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IMPORTATION OF SISAL AND MANILA HEMP.

THURSDAY, FEBRUARY 24, 1916.

UNITED STATES SENATE,

SUBCOMMITTEE ON AGRICULTURE AND FORESTRY,

Washington, D. C. The subcommittee met at 10.45 o'clock a. m., Senator Ransdell presiding.

Present: Senator Ransdell (chairman) and Senator Gronna.

The CHAIRMAN. The committee will please come to order. Mr. Wexler was on the stand and Mr. Fisher was cross-examining him when we adjourned.

Mr. SPENCER. Before the committee commences may I make a suggestion in reference to the facts that have come to our attention and which I think the committee ought to know at this time in order that it may take whatever action it may deem proper. We, of course, take it that the committee wants to get all the information possible relative to the sisal industry and relative to the binder twine situation.

The CHAIRMAN. That is the disposition of the committee, I assure

you.

Mr. SPENCER. Now, at the very beginning of this inquiry the committee, I understand, invited those people that were particularly and directly interested, namely, the people that knew something about the business, would be here to speak for both sides. Accordingly we have brought everybody that we thought could give the committee any light so far as our point of view was concerned; and we were very anxious to see that the people representing the harvester company would likewise come here and lay their side before the committee and give us an opportunity of examining them in reference to some of the charges which have been made against us. Now, on the very first day that this committee sat we asked that Mr. McCormick and Mr. Daniels and Mr. Legge and Mr. Perkins, of the harvester company, be requested to appear here; and Mr. Fisher, who I understand represents the harvester company, stated that the harvester company had every desire to give this committee full information and every fact in its possession. Now, it came to our knowledge that the people connected with the harvester company who knew more about this situation than anybody else have all left the country. Mr. M. J. Smith, who is the representative of Montes & Co., in New York, and the man who knows all about the things we have been talking about here, set sail, or left New York City on February 11, the day after notices went out for this hearing. And although we have made diligent inquiries at his office to find out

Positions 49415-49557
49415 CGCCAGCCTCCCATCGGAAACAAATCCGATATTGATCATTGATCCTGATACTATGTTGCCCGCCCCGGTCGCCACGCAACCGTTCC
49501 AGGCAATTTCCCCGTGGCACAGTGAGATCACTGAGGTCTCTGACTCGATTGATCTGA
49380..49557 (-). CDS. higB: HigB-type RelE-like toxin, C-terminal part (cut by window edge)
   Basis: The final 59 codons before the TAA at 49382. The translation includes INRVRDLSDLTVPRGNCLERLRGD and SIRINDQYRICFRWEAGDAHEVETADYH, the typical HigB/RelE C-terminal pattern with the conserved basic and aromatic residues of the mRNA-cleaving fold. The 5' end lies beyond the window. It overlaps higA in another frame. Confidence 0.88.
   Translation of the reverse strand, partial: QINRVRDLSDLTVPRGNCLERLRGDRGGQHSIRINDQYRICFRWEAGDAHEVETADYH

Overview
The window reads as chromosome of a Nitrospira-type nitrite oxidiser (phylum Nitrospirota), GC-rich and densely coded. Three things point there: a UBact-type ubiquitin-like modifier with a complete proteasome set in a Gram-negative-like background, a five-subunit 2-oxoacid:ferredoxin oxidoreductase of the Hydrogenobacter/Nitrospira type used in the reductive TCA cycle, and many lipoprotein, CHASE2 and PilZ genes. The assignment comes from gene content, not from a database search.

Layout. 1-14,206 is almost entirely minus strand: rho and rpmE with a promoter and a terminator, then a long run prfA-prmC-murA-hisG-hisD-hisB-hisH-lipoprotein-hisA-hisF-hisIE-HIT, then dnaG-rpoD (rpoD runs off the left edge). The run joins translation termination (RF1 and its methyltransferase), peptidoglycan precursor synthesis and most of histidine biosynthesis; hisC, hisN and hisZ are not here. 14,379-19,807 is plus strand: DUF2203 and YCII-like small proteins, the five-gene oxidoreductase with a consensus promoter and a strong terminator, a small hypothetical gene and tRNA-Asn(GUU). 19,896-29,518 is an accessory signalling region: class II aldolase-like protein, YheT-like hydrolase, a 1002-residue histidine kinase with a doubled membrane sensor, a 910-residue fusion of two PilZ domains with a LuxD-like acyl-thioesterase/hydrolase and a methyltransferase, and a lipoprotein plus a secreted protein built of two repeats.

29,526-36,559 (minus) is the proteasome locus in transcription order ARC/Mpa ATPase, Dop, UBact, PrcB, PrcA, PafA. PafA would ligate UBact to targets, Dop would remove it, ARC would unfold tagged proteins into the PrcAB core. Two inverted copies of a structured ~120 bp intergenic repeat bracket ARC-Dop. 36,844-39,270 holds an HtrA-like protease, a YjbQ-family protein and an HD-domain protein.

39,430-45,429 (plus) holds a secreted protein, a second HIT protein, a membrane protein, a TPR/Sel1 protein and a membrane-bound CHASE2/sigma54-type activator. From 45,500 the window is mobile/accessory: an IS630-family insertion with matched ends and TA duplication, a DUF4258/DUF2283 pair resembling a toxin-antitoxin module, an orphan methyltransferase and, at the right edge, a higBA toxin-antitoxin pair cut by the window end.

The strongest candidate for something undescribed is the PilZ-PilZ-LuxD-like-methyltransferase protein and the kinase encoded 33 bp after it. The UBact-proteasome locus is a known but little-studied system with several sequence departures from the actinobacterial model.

where he is and where he could be reached by telegram or otherwise, his office refuses to give any information whatever as to his whereabouts.

Mr. Montes, the man who we charge was the representative of the harvester company in Yucatan, set sail for Cuba with his family on the 14th of February, the following Monday.

Mr. MAYER. From New York.

Mr. SPENCER. From New York. And on last Saturday, while our friend Mr. Fisher was assuring us that all the information necessary would be presented to the committee, Mr. Daniels was sailing out of New York Harbor with his family for Porto Rico. I think the committee ought to be advised of this. I do not know that Mr. Fisher knew anything about it, probably he did not, but I think this should be brought to the attention of the committee in order that the harvester company may bring these people here, as they undoubtedly could by request. We would like to have them. We think it is necessary to a full and complete understanding of this situation that those three men above all others should appear before this committee.

The CHAIRMAN. You refer to Mr. Montes, Mr. Daniels, and Mr. Smith?

Mr. SPENCER. Mr. Daniels is the head of the fiber department of the International Harvester Co. He knew that he was wanted here, and he made free to say that he was not coming without a subpœna and that they did not have time to subpoena him between that hour

The CHAIRMAN. Do you know that he said that?

if